Instead, the Times and the Financial Times have focussed on Hobson’s statement that “the very heart of the business capital of every state, (is) controlled, so far as Europe is concerned, by men of a single and peculiar race, who have behind them many centuries of financial experience, they are in a unique position to control the policy of nations.”
*The fact that control of the press, banking and economic monopolies at the time rested mainly in Jewish hands is not disputed and they confine themselves to criticising as anti-Semitic the expression of these truths, in an early 20th century form of ‘political correctness’ – branding the Labour Party leader as being guilty by association.
*For further reading about the extent of Jewish economic power in Victorian times see the Jewish academic Vadim Rossman: ‘Russian Intellectual Antisemitism in the Post-Communist Era’: pp105-7
On Tuesday, the Institute for Public Policy Research launches its Environmental Justice Commission (EJC) and people are coming together across Conservative, Labour and Green parties to serve on it – leading figures from business, academia, civil society, trade unions, youth and climate activism.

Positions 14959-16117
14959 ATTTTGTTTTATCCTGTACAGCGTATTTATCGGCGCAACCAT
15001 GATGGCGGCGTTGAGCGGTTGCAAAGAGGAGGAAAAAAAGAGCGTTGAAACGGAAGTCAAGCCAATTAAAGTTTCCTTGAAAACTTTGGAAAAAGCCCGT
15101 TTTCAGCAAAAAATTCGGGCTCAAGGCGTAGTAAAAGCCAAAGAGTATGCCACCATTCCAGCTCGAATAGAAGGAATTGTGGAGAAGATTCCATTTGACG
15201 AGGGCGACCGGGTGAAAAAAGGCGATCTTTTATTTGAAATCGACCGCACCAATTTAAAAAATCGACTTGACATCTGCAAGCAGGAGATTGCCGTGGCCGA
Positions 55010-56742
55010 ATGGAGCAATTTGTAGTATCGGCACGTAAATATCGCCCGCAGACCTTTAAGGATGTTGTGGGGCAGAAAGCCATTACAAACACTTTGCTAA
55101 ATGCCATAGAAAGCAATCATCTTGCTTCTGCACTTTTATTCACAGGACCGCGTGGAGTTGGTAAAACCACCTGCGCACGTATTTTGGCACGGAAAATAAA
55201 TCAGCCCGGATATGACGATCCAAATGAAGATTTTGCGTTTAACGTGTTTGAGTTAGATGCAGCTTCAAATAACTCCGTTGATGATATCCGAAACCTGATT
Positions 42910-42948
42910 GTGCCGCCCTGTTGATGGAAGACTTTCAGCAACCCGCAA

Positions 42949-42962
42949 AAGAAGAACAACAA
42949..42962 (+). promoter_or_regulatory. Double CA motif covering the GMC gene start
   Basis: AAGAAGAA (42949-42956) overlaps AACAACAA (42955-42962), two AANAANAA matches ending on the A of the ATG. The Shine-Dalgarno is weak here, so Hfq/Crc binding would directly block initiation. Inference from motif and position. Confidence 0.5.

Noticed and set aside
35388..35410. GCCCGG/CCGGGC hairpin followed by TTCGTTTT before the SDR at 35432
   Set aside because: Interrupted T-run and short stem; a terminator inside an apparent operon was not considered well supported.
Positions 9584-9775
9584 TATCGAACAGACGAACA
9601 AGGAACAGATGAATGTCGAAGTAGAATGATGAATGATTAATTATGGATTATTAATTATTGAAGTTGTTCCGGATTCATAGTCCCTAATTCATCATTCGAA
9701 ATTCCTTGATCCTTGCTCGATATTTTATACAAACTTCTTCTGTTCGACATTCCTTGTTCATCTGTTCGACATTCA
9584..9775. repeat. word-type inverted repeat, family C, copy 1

Ed Miliband, Labour MP for Doncaster North and a former leader of the Labour party; Caroline Lucas, Green MP for Brighton Pavilion and Laura Sandys, a former Conservative MP for South Thanet, have written about this and many readers’ comments are well worth reading. Important points made are summarised below
Too often the issue of climate change seems marginal to the public’s concerns, when it is in fact central.
This will be done by committing to a Green New Deal (GND), with an unprecedented mobilisation and deployment of resources to tackle the accelerating climate crisis and transform our economy and society for all. Read more on the Green New Deal website.
Its aims are to:
- mobilise a carbon army of workers to retrofit and insulate homes, cutting bills, reducing emissions and making people’s lives better
- move to sustainable forms of transport and zero-carbon vehicles as quickly as possible, saving thousands of lives from air pollution
- end the opposition to onshore wind power and position ourselves as a global centre of excellence for renewable manufacturing
- protect and restore threatened habitats and